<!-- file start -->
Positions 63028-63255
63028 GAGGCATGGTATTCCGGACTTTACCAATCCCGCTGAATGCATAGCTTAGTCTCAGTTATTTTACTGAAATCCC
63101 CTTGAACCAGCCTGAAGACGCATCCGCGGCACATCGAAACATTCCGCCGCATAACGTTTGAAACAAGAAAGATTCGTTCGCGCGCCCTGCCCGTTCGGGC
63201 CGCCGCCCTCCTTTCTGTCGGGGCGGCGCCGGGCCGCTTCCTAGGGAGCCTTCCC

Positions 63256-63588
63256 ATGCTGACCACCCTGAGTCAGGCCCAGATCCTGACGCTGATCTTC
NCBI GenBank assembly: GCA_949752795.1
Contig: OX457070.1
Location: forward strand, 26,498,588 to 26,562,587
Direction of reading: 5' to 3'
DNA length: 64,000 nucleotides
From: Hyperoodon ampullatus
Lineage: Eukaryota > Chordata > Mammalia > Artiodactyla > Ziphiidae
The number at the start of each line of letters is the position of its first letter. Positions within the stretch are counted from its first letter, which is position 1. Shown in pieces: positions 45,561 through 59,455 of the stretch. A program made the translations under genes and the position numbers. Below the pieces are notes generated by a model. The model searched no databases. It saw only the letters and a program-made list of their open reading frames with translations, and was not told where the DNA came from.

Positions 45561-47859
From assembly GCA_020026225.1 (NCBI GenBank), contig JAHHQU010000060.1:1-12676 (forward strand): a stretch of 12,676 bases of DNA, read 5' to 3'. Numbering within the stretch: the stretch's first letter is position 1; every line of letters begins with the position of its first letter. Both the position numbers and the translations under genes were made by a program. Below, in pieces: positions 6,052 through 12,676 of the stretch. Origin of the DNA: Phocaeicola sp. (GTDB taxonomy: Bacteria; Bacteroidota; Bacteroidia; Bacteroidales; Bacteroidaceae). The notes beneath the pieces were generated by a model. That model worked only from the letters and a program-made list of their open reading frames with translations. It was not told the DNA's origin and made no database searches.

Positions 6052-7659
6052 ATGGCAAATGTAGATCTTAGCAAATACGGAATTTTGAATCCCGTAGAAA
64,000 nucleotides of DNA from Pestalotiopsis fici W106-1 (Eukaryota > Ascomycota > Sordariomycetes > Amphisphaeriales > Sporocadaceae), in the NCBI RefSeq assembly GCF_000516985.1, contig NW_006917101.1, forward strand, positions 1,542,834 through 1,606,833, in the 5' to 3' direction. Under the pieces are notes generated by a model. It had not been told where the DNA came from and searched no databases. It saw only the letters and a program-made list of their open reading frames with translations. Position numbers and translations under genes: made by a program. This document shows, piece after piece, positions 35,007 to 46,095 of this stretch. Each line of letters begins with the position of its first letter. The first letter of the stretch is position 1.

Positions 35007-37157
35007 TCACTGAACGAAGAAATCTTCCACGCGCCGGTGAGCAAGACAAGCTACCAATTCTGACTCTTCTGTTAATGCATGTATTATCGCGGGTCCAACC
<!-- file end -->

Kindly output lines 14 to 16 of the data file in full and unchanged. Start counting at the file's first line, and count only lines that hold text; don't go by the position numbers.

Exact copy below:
The number at the start of each line of letters is the position of its first letter. Positions within the stretch are counted from its first letter, which is position 1. Shown in pieces: positions 45,561 through 59,455 of the stretch. A program made the translations under genes and the position numbers. Below the pieces are notes generated by a model. The model searched no databases. It saw only the letters and a program-made list of their open reading frames with translations, and was not told where the DNA came from.

Positions 45561-47859
From assembly GCA_020026225.1 (NCBI GenBank), contig JAHHQU010000060.1:1-12676 (forward strand): a stretch of 12,676 bases of DNA, read 5' to 3'. Numbering within the stretch: the stretch's first letter is position 1; every line of letters begins with the position of its first letter. Both the position numbers and the translations under genes were made by a program. Below, in pieces: positions 6,052 through 12,676 of the stretch. Origin of the DNA: Phocaeicola sp. (GTDB taxonomy: Bacteria; Bacteroidota; Bacteroidia; Bacteroidales; Bacteroidaceae). The notes beneath the pieces were generated by a model. That model worked only from the letters and a program-made list of their open reading frames with translations. It was not told the DNA's origin and made no database searches.